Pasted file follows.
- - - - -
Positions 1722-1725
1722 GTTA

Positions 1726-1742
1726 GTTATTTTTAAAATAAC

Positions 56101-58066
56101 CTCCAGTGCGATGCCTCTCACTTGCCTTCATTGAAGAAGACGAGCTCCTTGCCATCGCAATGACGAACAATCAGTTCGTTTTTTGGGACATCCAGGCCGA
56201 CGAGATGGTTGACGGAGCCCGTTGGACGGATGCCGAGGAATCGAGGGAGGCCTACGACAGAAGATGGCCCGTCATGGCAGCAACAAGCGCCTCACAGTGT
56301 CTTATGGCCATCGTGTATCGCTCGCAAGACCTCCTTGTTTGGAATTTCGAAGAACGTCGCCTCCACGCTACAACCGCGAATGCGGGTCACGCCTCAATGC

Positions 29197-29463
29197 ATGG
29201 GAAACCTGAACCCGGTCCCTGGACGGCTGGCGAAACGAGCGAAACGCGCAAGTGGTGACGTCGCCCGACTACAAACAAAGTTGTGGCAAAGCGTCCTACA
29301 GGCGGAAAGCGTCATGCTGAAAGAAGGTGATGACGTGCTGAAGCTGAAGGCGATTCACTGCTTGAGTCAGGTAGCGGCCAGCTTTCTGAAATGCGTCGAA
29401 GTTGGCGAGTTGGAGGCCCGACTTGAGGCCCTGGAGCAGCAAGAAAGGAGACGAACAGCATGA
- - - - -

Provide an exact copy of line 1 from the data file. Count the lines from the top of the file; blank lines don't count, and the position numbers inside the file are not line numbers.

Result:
Positions 1722-1725